Reeling in River-Side Dumping
In April, members of the Mt. Airy and Rockville Chapters (Maryland) partnered to conduct the first in a series of Monocacy River watershed cleanups.
Mt. Airy Chapter member James Becker is an avid angler who has spent decades fishing along the Monocacy River for catfish, bass, and sunfish. He shared that passion for fishing with both of his sons, who attended this year’s Earth Day celebration at the Izaak Walton League’s national headquarters with their dad to help with youth fishing activities.
While fishing the Monocacy River, Becker, who is also the Mt. Airy Chapter’s Save Our Streams chairman, noticed trash accumulating along the river banks. More than just visually unappealing, debris in the water can damage fish habitat and spawning grounds. This trash could also affect drinking water for residents of the city of Frederick, which draws 27 percent of its drinking water from the Monocacy River.
Becker started informally picking up trash while on fishing excursions and realized the need to tackle river cleanup in a systematic way. He conducted a series of surveys along the river in March to target areas for cleanup. Along the way, he found a dump site near a bridge that crosses the river.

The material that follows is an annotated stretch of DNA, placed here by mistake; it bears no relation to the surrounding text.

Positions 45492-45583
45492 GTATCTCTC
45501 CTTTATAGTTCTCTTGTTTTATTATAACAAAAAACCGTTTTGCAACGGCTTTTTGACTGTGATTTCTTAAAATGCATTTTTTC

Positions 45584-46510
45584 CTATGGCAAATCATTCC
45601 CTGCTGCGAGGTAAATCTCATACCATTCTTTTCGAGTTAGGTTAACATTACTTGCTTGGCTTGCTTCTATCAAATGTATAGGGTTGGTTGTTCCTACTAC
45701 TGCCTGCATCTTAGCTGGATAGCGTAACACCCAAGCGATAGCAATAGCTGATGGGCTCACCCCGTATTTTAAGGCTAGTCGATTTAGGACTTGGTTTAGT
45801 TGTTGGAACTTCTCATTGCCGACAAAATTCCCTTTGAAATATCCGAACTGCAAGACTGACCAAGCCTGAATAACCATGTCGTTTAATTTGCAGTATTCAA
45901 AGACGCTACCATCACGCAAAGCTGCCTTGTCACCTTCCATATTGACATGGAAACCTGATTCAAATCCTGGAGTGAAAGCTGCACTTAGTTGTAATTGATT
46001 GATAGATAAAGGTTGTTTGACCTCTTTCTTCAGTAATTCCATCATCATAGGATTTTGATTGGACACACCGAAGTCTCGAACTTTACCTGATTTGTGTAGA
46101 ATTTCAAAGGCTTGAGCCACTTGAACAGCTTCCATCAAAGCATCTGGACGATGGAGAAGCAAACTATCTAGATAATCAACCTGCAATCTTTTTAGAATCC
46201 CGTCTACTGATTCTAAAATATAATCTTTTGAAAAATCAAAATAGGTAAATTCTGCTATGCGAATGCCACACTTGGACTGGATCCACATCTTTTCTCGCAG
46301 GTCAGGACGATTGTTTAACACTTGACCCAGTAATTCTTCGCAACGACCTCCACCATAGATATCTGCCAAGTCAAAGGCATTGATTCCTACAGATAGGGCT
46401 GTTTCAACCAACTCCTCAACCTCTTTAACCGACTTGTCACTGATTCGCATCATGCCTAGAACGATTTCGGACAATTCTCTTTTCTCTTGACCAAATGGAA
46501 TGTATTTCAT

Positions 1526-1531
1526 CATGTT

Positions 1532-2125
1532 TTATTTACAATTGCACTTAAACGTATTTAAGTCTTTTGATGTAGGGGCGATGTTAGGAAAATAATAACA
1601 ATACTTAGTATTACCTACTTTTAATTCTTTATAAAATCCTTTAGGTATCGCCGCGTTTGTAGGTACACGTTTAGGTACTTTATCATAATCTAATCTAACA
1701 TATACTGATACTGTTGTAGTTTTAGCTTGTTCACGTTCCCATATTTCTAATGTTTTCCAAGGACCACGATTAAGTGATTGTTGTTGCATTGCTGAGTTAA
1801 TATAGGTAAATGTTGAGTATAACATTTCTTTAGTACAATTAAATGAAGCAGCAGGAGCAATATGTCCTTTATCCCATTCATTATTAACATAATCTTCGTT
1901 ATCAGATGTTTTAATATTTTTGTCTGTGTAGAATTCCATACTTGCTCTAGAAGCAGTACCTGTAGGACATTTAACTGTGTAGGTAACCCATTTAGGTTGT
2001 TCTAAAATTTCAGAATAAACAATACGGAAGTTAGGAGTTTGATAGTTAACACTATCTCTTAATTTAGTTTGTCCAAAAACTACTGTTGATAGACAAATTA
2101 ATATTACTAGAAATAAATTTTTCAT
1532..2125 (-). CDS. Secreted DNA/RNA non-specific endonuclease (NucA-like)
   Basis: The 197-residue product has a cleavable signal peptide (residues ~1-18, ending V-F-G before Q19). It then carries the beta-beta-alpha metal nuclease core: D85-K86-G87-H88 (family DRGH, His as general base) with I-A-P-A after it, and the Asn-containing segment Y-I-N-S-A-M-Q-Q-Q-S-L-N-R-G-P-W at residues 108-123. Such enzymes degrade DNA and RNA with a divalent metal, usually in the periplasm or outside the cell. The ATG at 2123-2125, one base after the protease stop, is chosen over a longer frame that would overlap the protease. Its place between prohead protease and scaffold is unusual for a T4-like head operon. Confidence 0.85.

Friend Mark Vollaro, a member of the Rockville Chapter and also an avid angler, volunteered to help Becker clean up the dump site. The two men filled six large garbage bags with trash. Local businesses and IWLA members supported the project financially and by donating supplies.
After the success of that first dump-site cleanup, Becker offered free cleanups to landowners along the Monocacy and its tributaries who find dump sites on their land. So far, the National Park Service has taken him up on the offer and allowed Becker to clean a half-mile stretch of the Monocacy River that flows through the middle of Monocacy National Battlefield (a Civil War historical site). Another land owner allowed Becker and his sons to haul 11 bags of trash and an automobile gasoline tank from a dump site found on private property along the Monocacy. In the meantime, Becker and Vollaro plan to tackle other sites on the river identified during Becker’s survey and sample water quality at tributaries along the river to pinpoint other sources of water quality problems.
Beyond improving the condition of the river, Becker and Vollaro say they hope to foster a productive relationship between those who use and enjoy the river and landowners with property close to the river. “I want to tell my fellow fishermen: Don’t foul up the place or they won’t want us back,” Becker says.
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